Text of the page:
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Our debt to direct-care workers

LAST YEAR the forces for good in this city rallied to the cause of janitors who wanted to earn $12 an hour for their labors and won. Now we must bring the same forces to bear for an even greater good -- social justice for direct care workers supporting individuals with mental retardation.

Recent reports in the media hit the mark in describing the inadequate salaries and benefits of direct-care workers employed by nonstate-operated community programs supporting people with mental retardation.

In Massachusetts in FY02 (the last year for which data is available) the first level of direct-care worker in nonstate community services earned an average wage of $19,606. The same level worker in a state-operated program earned an average wage of $26,148.

This gap increases as one moves up the direct-care job classification levels.

This situation must be addressed. With the lowest paid workforce in human services, each stakeholder in the system of community supports suffers. High turnover and vacancy rates, particularly in residential programs, jeopardize consumers, workers and providers.

Families and consumers want consistency in care and support from well-trained staff that they know, and who know them. A constant stream of new faces produces the direct opposite of what consumers define as quality.

The harm to workers is obvious. To earn close to a living wage, they must work two or three jobs. Working that many hours makes them more vulnerable to mistake and personal injury. It also sends the unmistakable message that their work is not valued. Even though they are "first responders," the essential personnel that don't get to home on snow days, direct support workers earn less than $10 and hour.

The boards of directors and leadership of community agencies too are impacted by the workforce crisis. An agency's work is labor intensive. Seventy percent of the cost of providing services is in personnel. Excessive turnover and vacancy rates waste scarce resources by increasing recruitment and training costs, paying overtime and relief expenses. When mistakes happen, the agency's reputation is tarnished.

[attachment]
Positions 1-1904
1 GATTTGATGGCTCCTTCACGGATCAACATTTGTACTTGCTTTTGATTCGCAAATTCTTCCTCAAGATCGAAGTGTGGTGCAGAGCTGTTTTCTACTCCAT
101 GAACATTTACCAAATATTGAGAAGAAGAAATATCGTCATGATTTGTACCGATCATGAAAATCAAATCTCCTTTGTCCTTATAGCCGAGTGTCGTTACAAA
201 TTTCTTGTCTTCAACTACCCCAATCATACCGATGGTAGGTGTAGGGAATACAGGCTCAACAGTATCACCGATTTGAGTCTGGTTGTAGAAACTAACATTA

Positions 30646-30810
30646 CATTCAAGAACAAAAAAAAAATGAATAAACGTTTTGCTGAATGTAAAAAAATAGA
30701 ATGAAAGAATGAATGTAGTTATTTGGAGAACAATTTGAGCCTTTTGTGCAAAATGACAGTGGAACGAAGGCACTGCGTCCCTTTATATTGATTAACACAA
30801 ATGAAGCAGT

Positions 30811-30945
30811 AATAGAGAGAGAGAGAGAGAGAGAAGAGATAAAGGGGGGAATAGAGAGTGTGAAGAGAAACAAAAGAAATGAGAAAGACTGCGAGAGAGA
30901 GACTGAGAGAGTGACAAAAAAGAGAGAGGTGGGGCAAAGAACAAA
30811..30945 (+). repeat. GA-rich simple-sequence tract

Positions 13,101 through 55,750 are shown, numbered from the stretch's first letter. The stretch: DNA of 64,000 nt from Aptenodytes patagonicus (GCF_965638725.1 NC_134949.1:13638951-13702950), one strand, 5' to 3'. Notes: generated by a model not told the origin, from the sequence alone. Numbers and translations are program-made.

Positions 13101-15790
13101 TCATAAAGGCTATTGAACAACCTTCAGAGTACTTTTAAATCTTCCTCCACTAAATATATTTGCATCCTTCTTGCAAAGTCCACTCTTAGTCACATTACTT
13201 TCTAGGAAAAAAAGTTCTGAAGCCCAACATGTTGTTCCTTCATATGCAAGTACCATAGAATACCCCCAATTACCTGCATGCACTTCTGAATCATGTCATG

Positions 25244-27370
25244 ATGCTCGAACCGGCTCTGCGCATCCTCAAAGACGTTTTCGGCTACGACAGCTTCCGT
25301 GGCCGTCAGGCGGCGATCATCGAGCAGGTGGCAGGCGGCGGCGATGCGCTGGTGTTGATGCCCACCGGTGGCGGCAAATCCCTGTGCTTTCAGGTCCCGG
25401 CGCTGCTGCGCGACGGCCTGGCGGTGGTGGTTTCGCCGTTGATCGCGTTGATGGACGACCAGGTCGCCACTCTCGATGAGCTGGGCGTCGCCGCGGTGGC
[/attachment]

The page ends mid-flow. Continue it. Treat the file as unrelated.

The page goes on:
Adding to the need to solve the problem is the growing demand for community supports. The Supreme Court's Olmstead decision affirmed the right of people with disabilities to live in their communities rather than institutions.

In Massachusetts the Boulet and Rolland lawsuits require the Department of Mental Retardation to serve people on the waiting list and to move them from inappropriate placements in nursing homes.

The plight of direct-care staff who support people with mental retardation is so profound that members of Congress have filed concurrent resolutions to highlight the crisis. Groups in other states have filed lawsuits to address the injustice.

In Massachusetts, we have a legislative remedy at hand. Senator Susan Tucker of Andover and Representative Antonio Cabral of New Bedford, chairs of the Joint Committee on Human Services, have filed legislation that will address the inequity. H. 3166 and S. 823, if passed and funded, will establish a plan that over a five-year period will eliminate the disparity in salary and benefits between direct-care workers in community agencies and their counterparts in state-operated programs funded through the Department of Mental Retardation.

Additionally, the House bill requires that recommendations for workforce training and development standards for community providers be developed. Similar legislation passed and has been funded in Maryland for the past two years.

The workforce crisis must be resolved. The state, providers, and workers must be able to assure individuals with mental retardation and their families that that we have the stable, uniquely trained and equipped workforce to offer the lifelong support that allows each individual with mental retardation to maximize his/her potential.

Each stakeholder in this system deserves no less.

Grace G. Healey is executive director of the Association of Developmental Disabilities Providers.

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